- August 5, 2019
- Posted by: Stephen Azubuike
- Categories: Case Law Blog, Law News
The Central Bank of Nigeria (CBN) was established under the Central Bank of Nigeria Act, 2007 (CBN Act). The principal objects of the CBN are to ensure monetary and price stability; issue legal tender currency in Nigeria; maintain external reserves to safeguard the international value of the legal tender currency; promote a sound financial system in Nigeria; and act as banker and provide economic and financial advice to the Federal Government. The Bank acts as banker to States and Local Governments and to funds, institutions or corporations established by Federal, State and Local Governments. (Sections 2 and 39 of the CBN Act).
The CBN is the key regulator of the banking sector in Nigeria and maintains the position of the bankers’ bank – meaning that it serves as a bank to other banks in Nigeria and may also provide banking services to banks outside Nigeria. (Section 41 of the CBN Act). By Section 15 of the Banks and other Financial Institutions Act, 1991 (BOFIA), every bank is mandated to maintain cash reserves and special deposits with the CBN and hold specified liquid assets or stabilization securities, as the case may be, in a sum as may be prescribed by the CBN from time to time. Section 16 of BOFIA also directs every bank to maintain a reserve fund, out of its net profits for each year, with the CBN. (See also Section 42 of the CBN Act).
Usually, where money judgment of court is entered in favour of a particular person (judgment creditor) against a bank in Nigeria, one option open to the person towards enforcing the money judgment is to commence a garnishee proceeding* in order to attach any money standing to the credit of the bank (judgment debtor) with CBN. Thus, in the same way the money belonging to persons (other than banks) can be garnisheed, monies belonging to banks (as judgment debtors) can also be attached or garnisheed, with CBN serving as the garnishee.
Similarly, where the Government (at different levels) or any of its agencies is a judgment debtor, garnishee proceedings can be commenced to attach monies in its account with the CBN. Monies belonging to the Federal, State and Local Governments and their different agencies are, by law, public funds.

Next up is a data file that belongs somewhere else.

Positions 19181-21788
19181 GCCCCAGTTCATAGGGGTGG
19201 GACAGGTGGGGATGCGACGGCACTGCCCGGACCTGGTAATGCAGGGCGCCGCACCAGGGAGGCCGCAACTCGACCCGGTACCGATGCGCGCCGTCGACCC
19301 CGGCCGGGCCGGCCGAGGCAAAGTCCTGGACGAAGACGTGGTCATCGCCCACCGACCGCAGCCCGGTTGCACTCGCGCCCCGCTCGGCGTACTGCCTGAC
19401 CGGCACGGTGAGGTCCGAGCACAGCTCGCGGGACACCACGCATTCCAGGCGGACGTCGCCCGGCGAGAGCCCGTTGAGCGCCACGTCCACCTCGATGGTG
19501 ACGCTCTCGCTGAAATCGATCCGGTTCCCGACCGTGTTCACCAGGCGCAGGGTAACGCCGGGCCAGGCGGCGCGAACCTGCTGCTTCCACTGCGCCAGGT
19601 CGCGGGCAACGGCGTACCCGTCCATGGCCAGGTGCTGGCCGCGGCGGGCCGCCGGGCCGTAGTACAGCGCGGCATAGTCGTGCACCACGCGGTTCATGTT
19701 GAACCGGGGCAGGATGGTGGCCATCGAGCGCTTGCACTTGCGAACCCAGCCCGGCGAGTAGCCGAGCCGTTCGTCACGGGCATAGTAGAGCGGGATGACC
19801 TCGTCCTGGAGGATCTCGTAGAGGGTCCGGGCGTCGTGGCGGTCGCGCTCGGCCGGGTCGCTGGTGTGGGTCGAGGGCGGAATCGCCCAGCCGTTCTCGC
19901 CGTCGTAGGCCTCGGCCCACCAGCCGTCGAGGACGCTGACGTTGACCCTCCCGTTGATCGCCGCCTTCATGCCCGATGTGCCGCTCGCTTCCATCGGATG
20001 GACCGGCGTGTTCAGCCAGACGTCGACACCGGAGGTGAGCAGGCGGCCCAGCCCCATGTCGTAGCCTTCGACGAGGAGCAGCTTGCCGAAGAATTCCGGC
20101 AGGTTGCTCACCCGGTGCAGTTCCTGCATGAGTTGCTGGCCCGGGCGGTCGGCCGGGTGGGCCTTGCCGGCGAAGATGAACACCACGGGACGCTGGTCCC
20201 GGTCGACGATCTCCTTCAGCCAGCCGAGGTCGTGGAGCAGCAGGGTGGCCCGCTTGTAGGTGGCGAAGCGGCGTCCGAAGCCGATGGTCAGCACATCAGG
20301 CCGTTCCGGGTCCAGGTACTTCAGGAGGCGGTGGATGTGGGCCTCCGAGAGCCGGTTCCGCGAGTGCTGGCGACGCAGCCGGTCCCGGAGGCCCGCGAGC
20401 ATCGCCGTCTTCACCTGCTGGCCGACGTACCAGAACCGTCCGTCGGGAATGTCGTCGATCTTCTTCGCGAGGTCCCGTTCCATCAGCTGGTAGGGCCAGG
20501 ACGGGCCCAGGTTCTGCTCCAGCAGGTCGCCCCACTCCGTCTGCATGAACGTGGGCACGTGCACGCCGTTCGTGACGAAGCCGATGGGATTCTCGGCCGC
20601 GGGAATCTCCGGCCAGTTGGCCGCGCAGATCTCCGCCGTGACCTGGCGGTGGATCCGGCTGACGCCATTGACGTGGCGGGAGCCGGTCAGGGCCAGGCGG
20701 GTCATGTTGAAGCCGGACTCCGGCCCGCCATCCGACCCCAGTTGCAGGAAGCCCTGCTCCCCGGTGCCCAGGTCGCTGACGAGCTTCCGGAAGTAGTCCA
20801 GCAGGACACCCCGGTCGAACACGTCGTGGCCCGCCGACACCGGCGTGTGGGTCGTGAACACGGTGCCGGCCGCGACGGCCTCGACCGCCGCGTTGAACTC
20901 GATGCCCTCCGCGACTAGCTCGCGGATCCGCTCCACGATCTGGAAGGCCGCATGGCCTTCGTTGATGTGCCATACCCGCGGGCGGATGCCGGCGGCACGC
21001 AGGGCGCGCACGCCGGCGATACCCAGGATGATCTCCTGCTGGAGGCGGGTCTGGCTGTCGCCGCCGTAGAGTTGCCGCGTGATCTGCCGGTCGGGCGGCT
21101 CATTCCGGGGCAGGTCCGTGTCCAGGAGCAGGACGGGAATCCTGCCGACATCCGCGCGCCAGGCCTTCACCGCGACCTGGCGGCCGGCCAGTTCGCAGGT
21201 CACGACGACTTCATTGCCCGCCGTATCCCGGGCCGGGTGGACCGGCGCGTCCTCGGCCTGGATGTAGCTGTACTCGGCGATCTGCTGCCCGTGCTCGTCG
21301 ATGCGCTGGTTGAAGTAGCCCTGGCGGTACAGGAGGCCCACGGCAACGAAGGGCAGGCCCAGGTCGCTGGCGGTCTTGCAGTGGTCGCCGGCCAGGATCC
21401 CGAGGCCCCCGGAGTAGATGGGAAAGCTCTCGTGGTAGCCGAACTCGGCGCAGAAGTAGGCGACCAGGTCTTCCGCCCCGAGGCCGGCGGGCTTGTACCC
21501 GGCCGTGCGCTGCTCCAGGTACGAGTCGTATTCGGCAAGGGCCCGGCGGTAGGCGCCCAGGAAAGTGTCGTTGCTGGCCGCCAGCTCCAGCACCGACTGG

The implication of this is that public funds cannot be attached by way of garnishee proceedings without obtaining the prior consent of the Attorney General of the Federation or of the State. That is the import of the provisions of Section 84(1)(2) and (3) of the Sheriffs and Civil Process Act (SCPA). The rationale behind this is simply to protect public funds. Where the consent is not obtained, any garnishee order made against public funds is taken to be an order made without jurisdiction and is liable to be set aside. Relying on the above provisions of Section 84(1)(2) and (3) of the (SCPA), the CBN always seek to challenge any garnishee order made against public funds in its custody.
Now, given that the CBN is also a bank to other banks, whenever a garnishee proceeding is commenced against a bank in order to attach the bank’s funds with CBN, the CBN will step in to challenge the proceeding if no prior consent of the Attorney General is obtained. In other words, the CBN, being a public officer (as defined by law) also treats the money of banks in its custody as public funds. A case in hand is discussed below. We shall see how the Court of Appeal disapproved of such argument by CBN, describing it as pure absurdity.
CBN v. Umar  10 NWLR (Pt. 1679) 75
In this case, Fidelity Bank Plc was a Judgment Debtor to the tune of over N29 Million. The Judgment Creditor, Alhaji Kolomi Umar, sought to attach the funds belonging to Fidelity Bank by commencing a garnishee proceeding, with CBN as Garnishee. Alhaji Umar obtained a garnishee order nisi (the initial order) against CBN, attaching the Bank’s money in its custody. Upon being served with the order, requiring it to show cause why the Order nisi should not be made absolute (in the usual procedure), CBN raised a preliminary objection, contending that the Order nisi was made without jurisdiction as the prior consent of the Attorney General was not obtained. The trial Court dismissed the contention as baseless. The CBN appealed to the Court of Appeal which also dismissed the appeal.
Williams-Dawodu, JCA, in delivering the Judgment of the Court of Appeal, did a fantastic job in explaining the absurdity in the reasoning of CBN. His Lordship clarified that in the interpretation and application of Section 84 of SCPA, the relevant consideration is the owner of the money in question and not the person in custody or physical possession of the money. Monies belonging to banks are not public funds as banks do not fall within the category of Federal, State and Local Governments and their different agencies. Consent of the Attorney General is therefore not required. According to the learned Jurist:
“The answer with regard to this appeal clearly from the facts in the record shows that, the money is that of the 2nd Respondent/Judgment Debtor, Fidelity Bank. This being the case, the provision of Section 84 cannot come to play as the money does not qualify as public fund. Further, and in my view and humbly, in the circumstance and facts of the instant appeal, the Appellant [CBN] cannot be held, said or found to be a public officer for the invocation of Section 84 of the said Sheriffs and Civil Process Act as it would negate the objective and intendment of the provision by the law makers in the interest of the public and result in total absurdity.”
Clearly, the CBN wasted public funds in its attempt to over-stretch its statutory boundaries of safeguarding the Nigerian economy.
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